The storm that strengthened into a powerhouse over the waters east of New England is trudging to the northeast Sunday, leaving snow showers behind in Maine and the northern mountains.
But for most of New England, dry and colder air is taking over on a busy wind.
The wind won’t gust anything like the 70 to 90 mph blow we had at the immediate coast Saturday night, but gusts of 30 to 40 mph Sunday morning and 20 to 30 mph during the afternoon will couple with high temperatures just shy of 40 degrees to create a wind chill factor in the 20s at the warmest time of the day.
Of course, snow and water aren’t affected by wind chill, only our exposed skin is, so starting the day at the melting point and rising above it through the day will mean melting, and anything that’s been brushed or scraped should clean up very nicely with nature’s help.
As temperatures drop into the 20s overnight Sunday night, lingering moisture on roads will freeze for patches of black ice but otherwise quiet and chilly weather settles in for the next few days.
A bundle of moisture and energy along the U.S. Gulf Coast will eject northeast and off the East Coast Monday night into Tuesday, but even as that storm rapidly strengthens like its predecessor, unlike the storm we just had this next one will miss far right, sailing out to sea to our south and east.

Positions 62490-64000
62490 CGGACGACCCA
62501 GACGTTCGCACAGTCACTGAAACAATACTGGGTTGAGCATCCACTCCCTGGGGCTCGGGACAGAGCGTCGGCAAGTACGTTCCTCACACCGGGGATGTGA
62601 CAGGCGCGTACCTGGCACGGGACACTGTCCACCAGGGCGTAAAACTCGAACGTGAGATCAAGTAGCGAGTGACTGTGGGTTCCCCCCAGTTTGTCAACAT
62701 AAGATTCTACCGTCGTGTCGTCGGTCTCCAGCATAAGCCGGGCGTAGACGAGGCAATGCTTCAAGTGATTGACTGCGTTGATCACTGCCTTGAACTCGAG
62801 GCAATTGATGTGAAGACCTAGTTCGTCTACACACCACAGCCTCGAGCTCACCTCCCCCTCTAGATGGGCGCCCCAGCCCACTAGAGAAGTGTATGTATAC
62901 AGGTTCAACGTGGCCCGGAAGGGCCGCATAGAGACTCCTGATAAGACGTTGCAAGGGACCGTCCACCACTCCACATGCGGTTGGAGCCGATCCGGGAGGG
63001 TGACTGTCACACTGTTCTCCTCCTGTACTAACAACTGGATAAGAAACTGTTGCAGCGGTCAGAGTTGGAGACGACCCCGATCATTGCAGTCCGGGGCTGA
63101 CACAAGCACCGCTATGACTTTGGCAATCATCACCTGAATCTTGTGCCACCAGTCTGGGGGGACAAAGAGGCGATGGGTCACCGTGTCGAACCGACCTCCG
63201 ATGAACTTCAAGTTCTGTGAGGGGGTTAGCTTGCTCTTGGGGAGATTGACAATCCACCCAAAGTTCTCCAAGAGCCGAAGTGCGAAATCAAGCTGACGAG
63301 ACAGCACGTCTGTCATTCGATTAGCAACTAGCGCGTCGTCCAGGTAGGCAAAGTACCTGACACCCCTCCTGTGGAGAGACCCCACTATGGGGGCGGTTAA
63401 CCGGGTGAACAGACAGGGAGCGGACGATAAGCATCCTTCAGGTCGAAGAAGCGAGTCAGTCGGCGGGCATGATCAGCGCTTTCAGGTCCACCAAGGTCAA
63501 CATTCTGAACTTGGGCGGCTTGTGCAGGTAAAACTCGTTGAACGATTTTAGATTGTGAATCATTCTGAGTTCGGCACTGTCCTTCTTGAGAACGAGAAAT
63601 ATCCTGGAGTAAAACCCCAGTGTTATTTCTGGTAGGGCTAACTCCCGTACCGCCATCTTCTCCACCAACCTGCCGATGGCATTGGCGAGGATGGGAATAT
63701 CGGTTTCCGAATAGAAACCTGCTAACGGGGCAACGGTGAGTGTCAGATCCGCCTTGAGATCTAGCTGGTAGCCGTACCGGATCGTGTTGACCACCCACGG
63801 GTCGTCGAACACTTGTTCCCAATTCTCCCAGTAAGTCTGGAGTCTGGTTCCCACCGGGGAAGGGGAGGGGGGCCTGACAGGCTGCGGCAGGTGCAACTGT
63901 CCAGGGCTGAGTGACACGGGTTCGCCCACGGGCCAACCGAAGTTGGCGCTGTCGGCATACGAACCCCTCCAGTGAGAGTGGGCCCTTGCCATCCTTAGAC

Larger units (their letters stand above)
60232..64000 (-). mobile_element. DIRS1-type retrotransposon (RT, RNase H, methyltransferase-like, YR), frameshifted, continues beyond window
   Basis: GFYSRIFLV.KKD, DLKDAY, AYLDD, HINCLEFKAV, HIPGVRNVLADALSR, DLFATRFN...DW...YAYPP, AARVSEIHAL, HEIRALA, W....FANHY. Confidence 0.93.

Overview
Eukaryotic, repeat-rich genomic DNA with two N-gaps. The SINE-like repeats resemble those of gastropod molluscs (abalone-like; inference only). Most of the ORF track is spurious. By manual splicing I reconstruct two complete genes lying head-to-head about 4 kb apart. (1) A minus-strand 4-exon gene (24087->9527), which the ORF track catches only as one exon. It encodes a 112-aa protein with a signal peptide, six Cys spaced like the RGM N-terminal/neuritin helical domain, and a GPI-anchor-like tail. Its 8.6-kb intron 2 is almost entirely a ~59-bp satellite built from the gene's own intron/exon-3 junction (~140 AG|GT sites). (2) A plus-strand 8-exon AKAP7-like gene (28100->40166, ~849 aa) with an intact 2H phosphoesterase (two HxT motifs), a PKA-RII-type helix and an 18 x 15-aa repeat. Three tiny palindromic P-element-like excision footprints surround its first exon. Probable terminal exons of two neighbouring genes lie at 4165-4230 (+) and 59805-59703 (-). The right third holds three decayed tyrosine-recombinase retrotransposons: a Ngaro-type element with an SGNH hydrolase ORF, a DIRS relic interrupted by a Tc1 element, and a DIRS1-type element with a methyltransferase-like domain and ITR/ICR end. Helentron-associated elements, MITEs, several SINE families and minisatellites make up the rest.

Instead, a weak disturbance aloft may deliver a few flurries under building clouds late-day Monday and into the evening, then a cold northerly wind could deliver a few ocean-effect snow showers to outer portions of Cape Cod by Monday night and Tuesday.
Another upper-level disturbance traverses New England Wednesday evening or night with another chance of flurries or snow showers, but it doesn’t look to be a sizeable system at this point. That disturbance will be coincident with a warm front at the surface, easing the cold for Thursday and Friday, leaving enough mild air in New England so when the next chance of showers arrives late Saturday into Sunday, it’s likely to be rain showers for many of us, not snow.
Nonetheless, the string of cold nights coming up will absolutely be cold enough for snow guns to fire at New England ski areas, meaning the base building has begun after a mild and rainy stretch, and trails will open quickly over the next few days.
For snowmobiling, it’s a tougher proposition since we don’t see a lot of additional natural snow in the next several days, but you can count on our First Alert Weather Team on NBC10 Boston and NECN to stay on the lookout and keep you posted before anyone else in our exclusive 10-day forecast!